I’m moving in with my boyfriend shortly and I’m currently unemployed. I’ve been going on interviews and applying to jobs daily. I have a master’s degree and didn’t think it would take this long to find a job! My boyfriend tries to be understanding but just like anyone he gets stressed out about finances. How do we avoid ruining our relationship when so often the conversation revolves around finances (that I do not currently have). And how do I assure him that I’m not just sitting on my butt?
To answer your second question first: Actions speak louder than words. If you’re truly “going on interviews and applying to jobs daily” I can’t see why you’d have to assure your fella that you’re not just sitting on your butt.
But unemployment is one of those conditions that gets stigmatized, even by our loved ones. It’s especially bad when the economy is struggling. The gainfully employed are basically so afraid of losing their jobs that they tend to demonize — or at least discredit — the unemployed. The way to reassure yourself that you’re not going to lose your job, in other words, is to convince yourself that the unemployed got that way not because of outsourcing or downsizing or corporate malfeasance, but because the workers in question were lazy, incompetent, and/or stupid. For additional details, see “The Grapes of Wrath” or the Reagan era. That’s a bit of a rant (you’re welcome!) but it may apply in this situation.
My hunch is that your guy is not a Reaganite, or a rapacious oligarchic landowner. He’s just amped up because you’re moving in. Who can blame him? It’s a big commitment. It may also be that money is a legitimate practical concern. As in: With only one income, paying the bills is going to be tough. Or that he, like millions of Americans, locates his anxieties in money issues.
But more likely his anxiety has to do with making sure both of you guys pull your weight financially as you initiate this new level of commitment. And while that may seem stingy or cold-hearted, it’s probably in your best interest ultimately. Because really: Who wants to feel financially dependent on the person they’re sleeping with?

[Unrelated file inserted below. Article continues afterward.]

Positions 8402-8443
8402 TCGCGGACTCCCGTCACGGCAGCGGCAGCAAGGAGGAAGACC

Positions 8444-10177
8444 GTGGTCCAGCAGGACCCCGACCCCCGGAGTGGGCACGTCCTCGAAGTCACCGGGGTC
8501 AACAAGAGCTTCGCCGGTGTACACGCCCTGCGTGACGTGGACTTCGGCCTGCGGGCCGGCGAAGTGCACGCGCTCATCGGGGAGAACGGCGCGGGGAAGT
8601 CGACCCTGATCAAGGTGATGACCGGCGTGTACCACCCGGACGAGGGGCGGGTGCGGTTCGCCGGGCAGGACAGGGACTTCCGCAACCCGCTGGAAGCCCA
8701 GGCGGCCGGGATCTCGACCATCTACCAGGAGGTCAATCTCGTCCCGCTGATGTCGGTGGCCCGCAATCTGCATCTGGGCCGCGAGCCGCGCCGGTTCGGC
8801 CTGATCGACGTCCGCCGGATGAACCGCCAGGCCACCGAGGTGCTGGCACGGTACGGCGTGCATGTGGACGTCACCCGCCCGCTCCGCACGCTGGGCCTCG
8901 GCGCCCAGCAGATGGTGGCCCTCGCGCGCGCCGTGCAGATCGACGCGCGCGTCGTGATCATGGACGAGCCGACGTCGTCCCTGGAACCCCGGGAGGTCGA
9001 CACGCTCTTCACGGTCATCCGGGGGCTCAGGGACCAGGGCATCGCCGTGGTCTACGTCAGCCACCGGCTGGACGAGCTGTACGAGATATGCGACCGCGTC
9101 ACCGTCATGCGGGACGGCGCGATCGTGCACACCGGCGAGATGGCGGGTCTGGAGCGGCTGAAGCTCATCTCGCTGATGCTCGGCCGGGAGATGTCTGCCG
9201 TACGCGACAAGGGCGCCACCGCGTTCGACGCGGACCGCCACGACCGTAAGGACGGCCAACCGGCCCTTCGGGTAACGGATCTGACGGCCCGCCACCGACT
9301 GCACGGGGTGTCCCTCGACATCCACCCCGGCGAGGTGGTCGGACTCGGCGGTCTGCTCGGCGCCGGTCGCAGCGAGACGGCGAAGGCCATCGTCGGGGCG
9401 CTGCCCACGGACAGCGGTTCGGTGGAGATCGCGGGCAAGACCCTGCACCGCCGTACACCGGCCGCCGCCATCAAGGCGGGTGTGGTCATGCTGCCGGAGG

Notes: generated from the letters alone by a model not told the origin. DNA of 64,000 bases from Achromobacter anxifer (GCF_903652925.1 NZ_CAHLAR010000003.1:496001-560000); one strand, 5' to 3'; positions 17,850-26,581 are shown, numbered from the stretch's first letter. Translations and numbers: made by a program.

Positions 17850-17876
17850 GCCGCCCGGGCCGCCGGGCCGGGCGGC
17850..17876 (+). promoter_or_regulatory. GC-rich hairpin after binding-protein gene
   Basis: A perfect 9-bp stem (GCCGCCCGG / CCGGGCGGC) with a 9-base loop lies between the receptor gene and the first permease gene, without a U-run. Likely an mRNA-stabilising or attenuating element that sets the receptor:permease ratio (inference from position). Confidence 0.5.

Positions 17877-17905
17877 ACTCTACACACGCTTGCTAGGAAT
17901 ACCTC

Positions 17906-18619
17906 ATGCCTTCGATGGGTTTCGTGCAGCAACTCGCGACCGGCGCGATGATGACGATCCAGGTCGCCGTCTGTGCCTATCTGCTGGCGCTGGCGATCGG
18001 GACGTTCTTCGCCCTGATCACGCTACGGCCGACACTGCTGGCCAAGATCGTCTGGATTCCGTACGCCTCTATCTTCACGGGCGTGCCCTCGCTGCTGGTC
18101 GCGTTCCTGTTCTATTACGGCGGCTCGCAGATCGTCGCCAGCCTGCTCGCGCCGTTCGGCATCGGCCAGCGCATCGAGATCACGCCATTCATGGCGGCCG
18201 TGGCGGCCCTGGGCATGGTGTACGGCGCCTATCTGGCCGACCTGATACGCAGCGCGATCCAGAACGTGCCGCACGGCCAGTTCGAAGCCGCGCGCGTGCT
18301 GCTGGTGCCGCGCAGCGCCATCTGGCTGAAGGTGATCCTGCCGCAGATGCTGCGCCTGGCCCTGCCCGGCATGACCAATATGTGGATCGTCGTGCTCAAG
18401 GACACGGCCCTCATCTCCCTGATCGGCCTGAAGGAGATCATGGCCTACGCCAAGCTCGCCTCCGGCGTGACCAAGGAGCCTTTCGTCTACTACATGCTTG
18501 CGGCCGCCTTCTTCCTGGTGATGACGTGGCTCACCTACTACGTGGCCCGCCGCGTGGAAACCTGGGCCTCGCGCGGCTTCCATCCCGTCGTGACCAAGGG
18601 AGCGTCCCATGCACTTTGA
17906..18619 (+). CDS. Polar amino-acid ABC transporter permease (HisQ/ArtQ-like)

Okay, I admit it. I do. But as regular readers of this column know by now I am a big slut best avoided for sample purposes.
But okay: What should you do? My advice is to make sure you’re applying for every job that seems appealing to you, as well as some that may be less compelling but will help bring in some dough. Please note: I am not suggesting you take a job you hate. But I am suggesting that you’re probably not going to find the job of your dreams, or even a job that fully tests your skills, immediately. And this means you’re going to have to endure what most of the world’s workers already do: A job that feels like … a job.
A quick story along these lines: When I was 22, I moved to El Paso, Texas to take a job as a reporter. I was thrilled. A year later, my girlfriend moved from New York City to El Paso to live with me. This was a bad decision on many levels. But we were in love, or whatever disease of the mind calls itself love when you’re that age.
Somewhat unshockingly, there were not a lot of great jobs available for my lady in the greater El Paso metropolitan area; she had studied philosophy in college. But I’ve always admired the gumption she showed in the year we lived together. She worked freelance gigs for a pittance. She got jerked around a lot. She did the best she could with limited options. That’s what mattered to me.
In the end, it’s not the money that matters, CP, but the respect you guys have for one another, and for yourselves.
Sending you major good wishes and lucrative vibrations.
Okay folks, now it’s your turn. Did I get it right, or muck it up? Let me know in the comments section. And please do send your own question along, the more detailed the better. Even if I don’t have a helpful response, chances are someone in the comments section will. Send your dilemmas via email.